Antiquities of Samarkand. Tomb of the Saint Kusam-ibn-Abbas (Shah-i Zindah) and Adjacent Mausoleums. Mausoleum of Tamerlane's Daughter, Toglu Tekin. Column Capital
This photograph of a column capital on the facade of the Toglu Tekin (Emir Hussein) Mausoleum at the Shakh-i-Zinda necropolis in Samarkand is from the archeological part of Turkestan Album. The six-volume photographic survey was produced in 1871-72, under the patronage of General Konstantin P. von Kaufman, the first governor-general (1867-82) of Turkestan, as the Russian Empire's Central Asian territories were called. The primary compilers for the visual material were Aleksandr L. Kun, an orientalist attached to the army, and Nikolai V. Bogaevskii, a military engineer. They devoted special attention to Samarkand’s Islamic architecture, such as 14th- and 15th-century monuments from the reign of Timur (Tamerlane) and his successors. The Shakh-i-Zinda (Persian for “living king”) ensemble is revered as a memorial to Kusam-ibn-Abbas, a cousin of the Prophet Muhammad. In 1386 a mausoleum was built for Toglu Tekin, daughter of Emir Khodzha and mother of Emir Hussein--one of Timur’s grandees. Despite losses over time, the facade and much of its polychrome tile decoration survived. This view shows the capital of a glazed carved terracotta column attached to the right corner of the facade arch, or peshtak. The intricate design combines sinuous floral motifs with strapwork figures. To the right is a vertical strip of ceramic tiles with a trefoil pattern.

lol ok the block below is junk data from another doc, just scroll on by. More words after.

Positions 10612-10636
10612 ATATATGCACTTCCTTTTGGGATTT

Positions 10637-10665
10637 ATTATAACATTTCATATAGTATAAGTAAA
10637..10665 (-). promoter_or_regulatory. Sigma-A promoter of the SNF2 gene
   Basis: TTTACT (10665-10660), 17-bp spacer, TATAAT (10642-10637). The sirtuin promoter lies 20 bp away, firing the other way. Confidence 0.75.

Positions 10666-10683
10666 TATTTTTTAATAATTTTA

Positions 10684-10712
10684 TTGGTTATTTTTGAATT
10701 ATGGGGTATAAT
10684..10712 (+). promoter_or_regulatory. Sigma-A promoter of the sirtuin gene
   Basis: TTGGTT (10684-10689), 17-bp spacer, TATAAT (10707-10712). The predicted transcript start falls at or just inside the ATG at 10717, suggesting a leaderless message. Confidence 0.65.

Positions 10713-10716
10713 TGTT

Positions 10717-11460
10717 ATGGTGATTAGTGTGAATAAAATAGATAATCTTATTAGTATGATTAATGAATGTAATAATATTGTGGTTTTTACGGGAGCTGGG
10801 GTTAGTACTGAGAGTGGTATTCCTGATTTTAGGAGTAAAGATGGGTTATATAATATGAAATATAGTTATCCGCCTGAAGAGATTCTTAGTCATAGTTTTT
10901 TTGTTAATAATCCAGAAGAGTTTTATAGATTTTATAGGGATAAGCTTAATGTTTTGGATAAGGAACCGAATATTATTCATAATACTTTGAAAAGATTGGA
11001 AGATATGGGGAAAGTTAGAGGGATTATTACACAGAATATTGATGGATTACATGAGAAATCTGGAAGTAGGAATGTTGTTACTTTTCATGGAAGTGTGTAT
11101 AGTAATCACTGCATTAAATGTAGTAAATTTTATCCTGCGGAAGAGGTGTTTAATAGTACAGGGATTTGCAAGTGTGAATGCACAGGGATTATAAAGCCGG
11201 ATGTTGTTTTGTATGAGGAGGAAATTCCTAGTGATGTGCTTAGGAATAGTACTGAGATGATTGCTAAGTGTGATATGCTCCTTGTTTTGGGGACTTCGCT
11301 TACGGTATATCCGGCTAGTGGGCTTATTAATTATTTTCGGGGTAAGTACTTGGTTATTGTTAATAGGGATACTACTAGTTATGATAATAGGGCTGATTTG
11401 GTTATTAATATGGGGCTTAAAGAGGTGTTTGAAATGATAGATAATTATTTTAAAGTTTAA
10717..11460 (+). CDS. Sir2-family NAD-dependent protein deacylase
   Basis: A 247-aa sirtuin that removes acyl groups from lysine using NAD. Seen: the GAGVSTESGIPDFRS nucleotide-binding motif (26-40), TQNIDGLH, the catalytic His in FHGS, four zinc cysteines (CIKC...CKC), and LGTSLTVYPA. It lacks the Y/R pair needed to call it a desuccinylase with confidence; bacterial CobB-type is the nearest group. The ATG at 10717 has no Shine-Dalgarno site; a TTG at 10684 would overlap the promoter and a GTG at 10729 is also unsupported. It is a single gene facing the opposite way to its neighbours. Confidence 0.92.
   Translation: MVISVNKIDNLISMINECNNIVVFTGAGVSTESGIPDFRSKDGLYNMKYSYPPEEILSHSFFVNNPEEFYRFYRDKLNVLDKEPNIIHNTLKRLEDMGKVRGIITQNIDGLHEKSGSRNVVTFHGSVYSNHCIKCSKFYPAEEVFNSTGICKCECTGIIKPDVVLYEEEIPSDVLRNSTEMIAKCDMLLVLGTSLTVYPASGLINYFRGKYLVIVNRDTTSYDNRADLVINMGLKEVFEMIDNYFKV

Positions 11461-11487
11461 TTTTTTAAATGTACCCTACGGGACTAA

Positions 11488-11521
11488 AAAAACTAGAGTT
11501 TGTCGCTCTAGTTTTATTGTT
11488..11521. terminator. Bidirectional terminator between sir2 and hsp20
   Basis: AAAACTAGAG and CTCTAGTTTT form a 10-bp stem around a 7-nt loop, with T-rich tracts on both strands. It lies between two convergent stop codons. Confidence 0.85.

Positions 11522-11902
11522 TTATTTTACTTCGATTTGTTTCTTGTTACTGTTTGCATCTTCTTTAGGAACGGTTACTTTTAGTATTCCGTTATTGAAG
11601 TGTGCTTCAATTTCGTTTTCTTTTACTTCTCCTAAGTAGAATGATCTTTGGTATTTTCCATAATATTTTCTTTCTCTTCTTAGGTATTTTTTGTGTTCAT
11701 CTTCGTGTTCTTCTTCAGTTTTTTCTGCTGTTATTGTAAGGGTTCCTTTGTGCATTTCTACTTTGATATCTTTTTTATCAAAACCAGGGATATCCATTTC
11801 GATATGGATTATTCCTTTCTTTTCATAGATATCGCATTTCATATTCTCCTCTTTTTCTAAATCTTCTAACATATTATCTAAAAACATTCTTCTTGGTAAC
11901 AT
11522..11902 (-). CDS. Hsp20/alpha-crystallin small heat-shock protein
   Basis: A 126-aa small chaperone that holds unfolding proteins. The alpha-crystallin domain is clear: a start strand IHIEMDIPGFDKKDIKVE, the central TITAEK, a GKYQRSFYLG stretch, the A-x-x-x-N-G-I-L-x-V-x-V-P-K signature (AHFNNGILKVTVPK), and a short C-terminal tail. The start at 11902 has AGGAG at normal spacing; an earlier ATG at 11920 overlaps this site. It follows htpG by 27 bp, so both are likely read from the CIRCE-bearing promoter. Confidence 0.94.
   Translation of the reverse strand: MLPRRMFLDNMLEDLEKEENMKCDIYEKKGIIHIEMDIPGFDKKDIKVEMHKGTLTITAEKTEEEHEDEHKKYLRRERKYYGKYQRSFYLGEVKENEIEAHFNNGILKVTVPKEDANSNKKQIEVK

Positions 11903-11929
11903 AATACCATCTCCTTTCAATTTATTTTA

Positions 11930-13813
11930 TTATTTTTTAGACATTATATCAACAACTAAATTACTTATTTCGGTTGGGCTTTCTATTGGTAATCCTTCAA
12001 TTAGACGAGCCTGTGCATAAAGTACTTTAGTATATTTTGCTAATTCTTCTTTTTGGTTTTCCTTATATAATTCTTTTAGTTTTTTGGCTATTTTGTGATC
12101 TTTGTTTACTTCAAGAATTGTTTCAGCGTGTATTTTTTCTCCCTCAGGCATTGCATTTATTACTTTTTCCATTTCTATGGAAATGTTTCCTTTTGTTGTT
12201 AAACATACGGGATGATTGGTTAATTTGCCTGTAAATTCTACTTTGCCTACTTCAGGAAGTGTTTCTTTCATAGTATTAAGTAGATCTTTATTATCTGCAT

- acku Afghanistan
- Image Size
- 1800x2433 / 176.4KB
- Contained in galleries